Thursday 1 March 2018

Sunday of Saint Gregory Palamas

On the Second Sunday of Great Lent we commemorate Saint Gregory Palamas, the Archbishop of Thessalonica. Saint Gregory Palamas is particularly renowned for his defence of traditional Orthodox monasticism and the Church's teaching concerning grace against the attacks of Barlaam and Acindynus. The heresies promoted by these two men led to the Orthodox Church condemning their teachings at various councils in the middle of the fourteenth century. This dispute is called the hesychastic controversy by historians. The word ‘hesychasm’ comes from the Greek word for ‘quiet’ or ‘silence’.

The original Greek texts dealing with this subject are very complicated but, simply put, both Barlaam and Acindynus taught that the grace of God is created and also objected to the spiritual practices of Orthodox monasticism. These opponents of Saint Gregory were heavily influenced by Roman Catholic teachings concerning grace. Indeed, following his condemnation at the Orthodox council of 1341, Barlaam converted to Roman Catholicism and was made a bishop. Barlaam is not a particularly famous historical figure, his most memorable contribution was to coin the phrase ‘navel gazing’ which he used to mock the monks of the Holy Mountain.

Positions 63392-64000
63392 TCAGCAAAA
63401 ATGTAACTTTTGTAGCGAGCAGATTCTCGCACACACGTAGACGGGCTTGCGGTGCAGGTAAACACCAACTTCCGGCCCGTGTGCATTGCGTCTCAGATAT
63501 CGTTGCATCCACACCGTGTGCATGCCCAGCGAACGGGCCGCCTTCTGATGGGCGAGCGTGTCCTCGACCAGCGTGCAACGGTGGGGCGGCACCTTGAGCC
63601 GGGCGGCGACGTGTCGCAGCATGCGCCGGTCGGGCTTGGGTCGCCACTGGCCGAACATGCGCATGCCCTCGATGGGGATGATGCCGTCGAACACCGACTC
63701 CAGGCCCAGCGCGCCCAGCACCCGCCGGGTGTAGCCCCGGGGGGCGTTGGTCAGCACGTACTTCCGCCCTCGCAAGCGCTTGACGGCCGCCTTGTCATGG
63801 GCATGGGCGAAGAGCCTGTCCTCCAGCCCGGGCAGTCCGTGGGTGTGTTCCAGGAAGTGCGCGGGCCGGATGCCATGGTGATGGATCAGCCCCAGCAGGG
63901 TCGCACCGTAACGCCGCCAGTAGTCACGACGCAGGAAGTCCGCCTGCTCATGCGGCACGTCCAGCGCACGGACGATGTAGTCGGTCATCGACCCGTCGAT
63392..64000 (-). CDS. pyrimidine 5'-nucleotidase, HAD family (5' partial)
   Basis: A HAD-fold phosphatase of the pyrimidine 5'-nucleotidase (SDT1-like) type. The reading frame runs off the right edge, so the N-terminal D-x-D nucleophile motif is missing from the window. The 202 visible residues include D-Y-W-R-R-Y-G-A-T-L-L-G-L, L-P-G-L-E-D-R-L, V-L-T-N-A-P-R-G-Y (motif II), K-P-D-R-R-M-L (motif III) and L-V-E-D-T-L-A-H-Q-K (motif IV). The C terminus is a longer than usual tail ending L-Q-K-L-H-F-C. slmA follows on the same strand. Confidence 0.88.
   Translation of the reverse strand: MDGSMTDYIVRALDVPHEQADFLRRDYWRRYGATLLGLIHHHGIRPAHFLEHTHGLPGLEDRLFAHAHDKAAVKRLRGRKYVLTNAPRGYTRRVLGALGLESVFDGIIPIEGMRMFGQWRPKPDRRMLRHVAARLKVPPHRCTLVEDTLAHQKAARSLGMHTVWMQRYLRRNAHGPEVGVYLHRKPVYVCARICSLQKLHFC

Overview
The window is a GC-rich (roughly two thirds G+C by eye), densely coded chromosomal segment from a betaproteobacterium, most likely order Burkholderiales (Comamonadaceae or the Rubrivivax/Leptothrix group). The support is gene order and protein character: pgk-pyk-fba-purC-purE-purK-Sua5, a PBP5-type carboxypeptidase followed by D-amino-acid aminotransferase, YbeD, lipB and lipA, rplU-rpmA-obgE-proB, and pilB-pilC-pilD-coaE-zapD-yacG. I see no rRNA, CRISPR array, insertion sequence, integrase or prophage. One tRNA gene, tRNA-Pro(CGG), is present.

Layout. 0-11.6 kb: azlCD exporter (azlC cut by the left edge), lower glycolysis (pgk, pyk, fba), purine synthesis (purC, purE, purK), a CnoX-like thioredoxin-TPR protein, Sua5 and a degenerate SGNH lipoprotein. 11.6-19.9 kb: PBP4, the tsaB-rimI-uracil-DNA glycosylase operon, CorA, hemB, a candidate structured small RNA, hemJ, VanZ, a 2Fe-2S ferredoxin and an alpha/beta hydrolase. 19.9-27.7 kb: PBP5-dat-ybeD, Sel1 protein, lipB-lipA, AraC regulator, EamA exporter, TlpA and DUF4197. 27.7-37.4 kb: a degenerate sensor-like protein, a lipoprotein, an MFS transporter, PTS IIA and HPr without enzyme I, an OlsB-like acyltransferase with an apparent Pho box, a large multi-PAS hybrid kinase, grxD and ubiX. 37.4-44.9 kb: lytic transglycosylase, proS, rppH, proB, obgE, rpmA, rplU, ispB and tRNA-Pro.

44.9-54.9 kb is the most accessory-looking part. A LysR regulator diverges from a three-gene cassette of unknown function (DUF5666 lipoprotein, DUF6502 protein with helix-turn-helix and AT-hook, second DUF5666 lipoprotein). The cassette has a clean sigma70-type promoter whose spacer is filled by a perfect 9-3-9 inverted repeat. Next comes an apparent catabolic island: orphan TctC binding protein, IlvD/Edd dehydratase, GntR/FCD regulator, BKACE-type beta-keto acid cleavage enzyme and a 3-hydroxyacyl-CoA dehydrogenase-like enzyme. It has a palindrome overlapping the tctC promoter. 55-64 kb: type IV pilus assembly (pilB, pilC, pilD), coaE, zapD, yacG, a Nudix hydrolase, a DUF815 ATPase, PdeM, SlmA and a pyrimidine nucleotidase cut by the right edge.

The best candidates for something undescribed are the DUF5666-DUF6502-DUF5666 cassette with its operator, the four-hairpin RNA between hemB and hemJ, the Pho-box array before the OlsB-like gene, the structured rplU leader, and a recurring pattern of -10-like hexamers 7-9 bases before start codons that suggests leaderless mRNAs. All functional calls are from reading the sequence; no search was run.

Saint Gregory, himself a monk of the Holy Mountain, vigorously defended traditional Orthodox monasticism and in particular the importance of physical and mental stillness in prayer. This physical stillness was what Barlaam attacked with his accusation of 'navel gazing'. 

Saint Gregory, in accordance with the earlier Church Fathers, taught that these practices of prayer, stillness and the guarding of the thoughts lead to union with God through partaking in His uncreated energies. The aim of the Christian life to become gods by grace – the transformation that the saints have undergone.

Saint Gregory, expressing clearly the mind of the Church, taught that grace is uncreated and is the uncreated energies of God. Barlaam and Acindynus, on the other hand, taught that grace was created energy, a position that ultimately leads to complete atheism because a created energy is clear evidence of a created essence. In other words, a belief in created grace necessitates a belief in a created God.

In contrast, the Church Fathers have always taught that God is God is unknowable and unapproachable in His essence or ‘God-ness'. However, it’s possible to see God by the energies that come from God. These energies are not small pieces of God or little packets of holiness that God makes for us; these energies are God and are uncreated because God is uncreated. These uncreated energies of God are called grace. God’s energies are not limited by time or space; He acts through His energies to support His creation.